5 Things to Know About Aging and Dental Health

aging and dental health

You've taken great care of your teeth and gums for most of your life, but as you age, new risks and challenges may influence your dental health in unexpected ways. Because of these risks, an astounding 27% of people over 65 have no teeth, and gum disease is prevalent. You don't have to be one of them. Let's explore five things you need to know about dental health as you age.

1. Comorbidities may influence dental health

As we age, we're more likely to develop several chronic illnesses like:

These conditions and others may contribute to dental health issues. For example, a person with diabetes may have excess glucose in the bloodstream and saliva because their body can't process it quickly enough. Glucose is "sugar" so this means that you may have more sugar around the teeth and gums, fueling harmful mouth bacteria and increasing the risk of tooth decay. In the case of depression, a person may stop "caring" about dental health or find themselves constantly forgetting to brush because of the toll that this disease takes on the memory. Many other illnesses can impact dental health in surprising ways like these.

2. Dental health is strongly linked to overall health

Even if you think you're physically healthy, poor dental health could signal that something's wrong of which you need to be aware. In some cases, a poor physical health condition like those above may cause dental challenges, but, in other cases, the causality relationship seems to go the other way.

For example, the same bacteria that cause gum disease can enter the bloodstream where it makes its way to the heart, which may lead to cardiovascular disease or endocarditis, which is a heart infection. Researchers have also found this same bacteria in the joints of people with the painful and disabling auto-immune disorder rheumatoid arthritis. In order to stay active and age healthily, excellent dental hygiene is a must as we age.

3. Medications may impact dental health

Many medications have side effects that influence dental health. Even the seemingly "innocent" ones like dry mouth may increase your risk of developing problems with the teeth and gums because it reduces saliva.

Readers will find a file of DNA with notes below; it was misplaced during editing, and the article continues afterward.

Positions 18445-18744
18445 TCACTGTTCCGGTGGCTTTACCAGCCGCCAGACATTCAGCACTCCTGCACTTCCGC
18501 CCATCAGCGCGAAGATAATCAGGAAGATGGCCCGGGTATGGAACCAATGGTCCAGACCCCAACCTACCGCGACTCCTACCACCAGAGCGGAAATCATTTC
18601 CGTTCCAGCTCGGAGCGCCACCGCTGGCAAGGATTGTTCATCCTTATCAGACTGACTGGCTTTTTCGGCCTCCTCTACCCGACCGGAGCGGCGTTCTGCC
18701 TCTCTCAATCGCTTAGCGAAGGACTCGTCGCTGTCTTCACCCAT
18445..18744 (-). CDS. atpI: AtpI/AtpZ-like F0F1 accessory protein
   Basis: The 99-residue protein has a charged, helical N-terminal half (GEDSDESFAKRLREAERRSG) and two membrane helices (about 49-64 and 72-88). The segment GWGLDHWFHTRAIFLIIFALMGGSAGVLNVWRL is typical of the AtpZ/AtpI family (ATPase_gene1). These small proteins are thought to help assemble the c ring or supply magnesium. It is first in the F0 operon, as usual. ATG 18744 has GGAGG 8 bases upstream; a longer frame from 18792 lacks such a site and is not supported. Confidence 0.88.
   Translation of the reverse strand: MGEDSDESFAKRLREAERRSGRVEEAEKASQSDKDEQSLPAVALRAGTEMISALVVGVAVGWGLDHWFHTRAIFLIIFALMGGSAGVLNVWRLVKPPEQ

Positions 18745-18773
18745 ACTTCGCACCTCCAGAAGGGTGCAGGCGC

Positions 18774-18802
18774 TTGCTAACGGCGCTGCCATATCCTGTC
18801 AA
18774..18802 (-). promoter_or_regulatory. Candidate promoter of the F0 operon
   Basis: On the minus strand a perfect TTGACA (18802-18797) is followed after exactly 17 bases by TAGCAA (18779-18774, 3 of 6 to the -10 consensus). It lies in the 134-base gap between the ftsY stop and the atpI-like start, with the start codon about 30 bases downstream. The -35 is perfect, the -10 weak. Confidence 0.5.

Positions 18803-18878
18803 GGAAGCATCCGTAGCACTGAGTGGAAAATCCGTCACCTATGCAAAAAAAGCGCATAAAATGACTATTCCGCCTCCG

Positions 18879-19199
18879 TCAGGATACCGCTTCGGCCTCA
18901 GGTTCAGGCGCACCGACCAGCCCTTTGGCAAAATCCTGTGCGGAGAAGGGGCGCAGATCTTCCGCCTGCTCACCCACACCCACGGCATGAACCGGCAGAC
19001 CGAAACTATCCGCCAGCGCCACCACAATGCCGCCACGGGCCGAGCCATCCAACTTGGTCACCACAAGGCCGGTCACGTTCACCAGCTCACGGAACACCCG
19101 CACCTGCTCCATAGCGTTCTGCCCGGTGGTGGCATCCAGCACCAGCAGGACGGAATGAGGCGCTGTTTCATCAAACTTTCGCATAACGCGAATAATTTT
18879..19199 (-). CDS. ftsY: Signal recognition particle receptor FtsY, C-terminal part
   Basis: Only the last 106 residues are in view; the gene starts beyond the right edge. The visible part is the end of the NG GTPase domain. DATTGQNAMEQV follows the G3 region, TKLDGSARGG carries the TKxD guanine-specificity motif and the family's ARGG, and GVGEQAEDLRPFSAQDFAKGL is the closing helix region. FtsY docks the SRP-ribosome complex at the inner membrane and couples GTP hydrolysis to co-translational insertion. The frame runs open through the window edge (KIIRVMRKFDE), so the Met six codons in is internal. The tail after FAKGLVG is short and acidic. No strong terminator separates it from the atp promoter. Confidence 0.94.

Read the warnings and be on the lookout for medications that say they may cause:

As a geriatric dentist, Dr. Atli helps you review the side effects and manage them to reduce your risk of permanent damage or daily discomfort.

4.  Increased risk of severe gum disease

Receding gums, increased risk of dry mouth, increased stress, and loss of dexterity all put those over 65 at increased risk of developing severe gum disease. While you've always taken good care of your mouth, Dr. Atli recommends that you introduce new strategies to your routine to maintain dental health as you age. These include:

5. Regular checkups can reduce your risk

Getting regular dental checkups with your geriatric specialist, Dr. Atli, helps keep your mouth healthier as you age by removing bacteria-harboring plaque that can't be removed at home, helping you manage disease- or medication-caused side effects, and catching any cancer concerns early. The American Cancer Society estimates that 53,000 people will develop oral and throat cancers this year from which nearly 11,000 will die. Regular dental checkups are one of your first places that oral and upper esophageal cancers get detected.

Do everything you can at home to protect your teeth and gums as you age, but realize that regular check-ups with a geriatric dentist are essential for healthy teeth and gums. Contact Global Dental Group to schedule an appointment.

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